A Cultural Tapestry

Tanzania is home to over 120 distinct ethnic groups, each with its own unique history and culture.

While the focus of a safari is often on the wildlife, Tanzania’s rich cultural history adds another dimension to your trip. You’ll have a chance to encounter this constantly evolving tapestry on a Thomson tour, on trips to traditional settlements, meeting with tribal elders and storytellers, and in unscripted encounters in markets, villages, and in camp.

Some of the most unique and recognizable cultures in Tanzania include the: 

Maasai

Members of this warrior tribe are a familiar sight on the plains of Northern Tanzania, often wearing the brightly colored shuka that they’re known for (and which regularly inspire fashion designers). Semi-nomadic pastoralists, the Maasai have traditionally been cattle herders, and their wealth and status in the community once related directly to the number of cattle they owned.

There are many Maasai working for Rick and Judi in Tanzania, including Emmanuel (pictured here), who has worked as a translator for guests on visits to traditional Maasai bomas (a group of circular mud-and-dung huts). Like so many Maasai, and Tanzanians in general, Emmanuel blends his cultural traditions with a more modern way of life. He recently graduated from wilderness school, and we at Thomson expect he’ll go on to great things!


Chagga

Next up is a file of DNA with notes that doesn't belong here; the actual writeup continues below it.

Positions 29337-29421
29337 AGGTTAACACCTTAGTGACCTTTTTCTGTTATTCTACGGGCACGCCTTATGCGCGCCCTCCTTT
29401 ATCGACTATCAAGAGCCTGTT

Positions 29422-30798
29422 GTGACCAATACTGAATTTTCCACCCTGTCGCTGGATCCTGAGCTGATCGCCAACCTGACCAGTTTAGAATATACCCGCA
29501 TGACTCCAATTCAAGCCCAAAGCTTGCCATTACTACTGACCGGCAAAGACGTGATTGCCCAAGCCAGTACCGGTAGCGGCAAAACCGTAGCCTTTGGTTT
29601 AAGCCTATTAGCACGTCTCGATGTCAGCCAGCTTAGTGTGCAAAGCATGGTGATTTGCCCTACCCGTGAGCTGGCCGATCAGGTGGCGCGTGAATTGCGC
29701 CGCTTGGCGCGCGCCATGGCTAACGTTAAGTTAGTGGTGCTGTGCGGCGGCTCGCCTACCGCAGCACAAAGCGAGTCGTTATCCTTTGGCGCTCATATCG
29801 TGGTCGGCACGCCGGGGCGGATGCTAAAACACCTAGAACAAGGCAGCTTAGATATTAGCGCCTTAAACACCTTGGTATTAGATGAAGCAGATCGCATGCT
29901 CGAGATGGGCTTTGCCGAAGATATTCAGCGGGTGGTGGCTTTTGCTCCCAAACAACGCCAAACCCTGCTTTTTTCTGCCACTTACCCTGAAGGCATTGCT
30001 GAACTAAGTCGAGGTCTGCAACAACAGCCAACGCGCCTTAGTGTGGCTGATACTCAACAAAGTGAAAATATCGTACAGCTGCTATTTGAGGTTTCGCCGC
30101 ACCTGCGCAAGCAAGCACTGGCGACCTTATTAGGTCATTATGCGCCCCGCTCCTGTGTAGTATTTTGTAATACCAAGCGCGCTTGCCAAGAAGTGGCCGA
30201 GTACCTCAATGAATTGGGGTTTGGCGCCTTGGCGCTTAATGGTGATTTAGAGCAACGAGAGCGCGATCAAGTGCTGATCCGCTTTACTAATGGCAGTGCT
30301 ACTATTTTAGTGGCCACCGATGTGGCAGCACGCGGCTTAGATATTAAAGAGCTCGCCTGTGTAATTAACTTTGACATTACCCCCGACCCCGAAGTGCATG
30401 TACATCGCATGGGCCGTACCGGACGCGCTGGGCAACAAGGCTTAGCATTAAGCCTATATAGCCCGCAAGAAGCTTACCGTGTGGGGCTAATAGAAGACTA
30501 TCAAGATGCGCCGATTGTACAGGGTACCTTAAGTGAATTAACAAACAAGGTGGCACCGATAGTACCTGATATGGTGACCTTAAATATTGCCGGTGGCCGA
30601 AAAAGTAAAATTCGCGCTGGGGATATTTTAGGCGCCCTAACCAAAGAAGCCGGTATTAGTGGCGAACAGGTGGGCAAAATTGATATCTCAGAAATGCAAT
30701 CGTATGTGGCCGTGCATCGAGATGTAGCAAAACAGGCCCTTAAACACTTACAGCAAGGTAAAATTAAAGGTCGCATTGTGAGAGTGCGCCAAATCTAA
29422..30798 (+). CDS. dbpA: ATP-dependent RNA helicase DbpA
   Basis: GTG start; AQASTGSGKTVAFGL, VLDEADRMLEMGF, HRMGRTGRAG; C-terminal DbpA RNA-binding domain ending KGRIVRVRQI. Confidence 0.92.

For centuries, the Chagga have lived on and around the slopes of Kilimanjaro, farming bananas and coffee in villages spread throughout the foothills. Historically the Chagga were organized into multiple clans, each led by its own chief. Occasionally these chiefs would form alliances, even small kingdoms, that bound many different clans together.

The Chagga value education, and are known in Tanzania for their shrewd intelligence. Many of the country’s leading politicians and businesspeople come from the Chagga tribe.

Unsurprisingly, since Kilimanjaro has traditionally been their home, many guides and porters on the mountain are of Chagga descent, like Pendaeli Lauwo, pictured here. Pendaeli has a particularly close tie to the mountain; his grandfather, Yohana Lauwo, served as guide on the first recorded summit of Kili, in 1889. Pendaeli is following in his grandfather’s footsteps (almost literally), leading Thomson trekkers to the top today!

Hadza

Most of the tribes living in Tanzania today have moved into the modern era, or, like many of the Maasai, are blending a deep respect for their heritage into a modern life. The Hadza, though, are a tribe with truly ancient traditions.

That’s because the Hadza are one of the last hunter-gatherer tribes still in existence. Just 1,000 members of the group remain, all of them in Tanzania, and between 300 and 400 of them live almost exactly as their ancestors have for thousands of years, hunting prey with bows and arrows, foraging for fruit, roots, and honey, and living in only the most rudimentary of shelters (or under the open sky during the dry season).

Though many attempts have been made to “settle” the Hadza, they generally return to their traditional way of life as soon as donations of food dry up.

 


This is just a taste of Tanzania’s incredible cultural diversity. There are dozens more tribes in Tanzania, each weaving the thread of its own rich traditions into the ever-changing tapestry of modern-day Tanzania. If you’re interested in learning more about Tanzania’s various tribes, let us know; we’d be happy to introduce you to more of the people that call Tanzania home!

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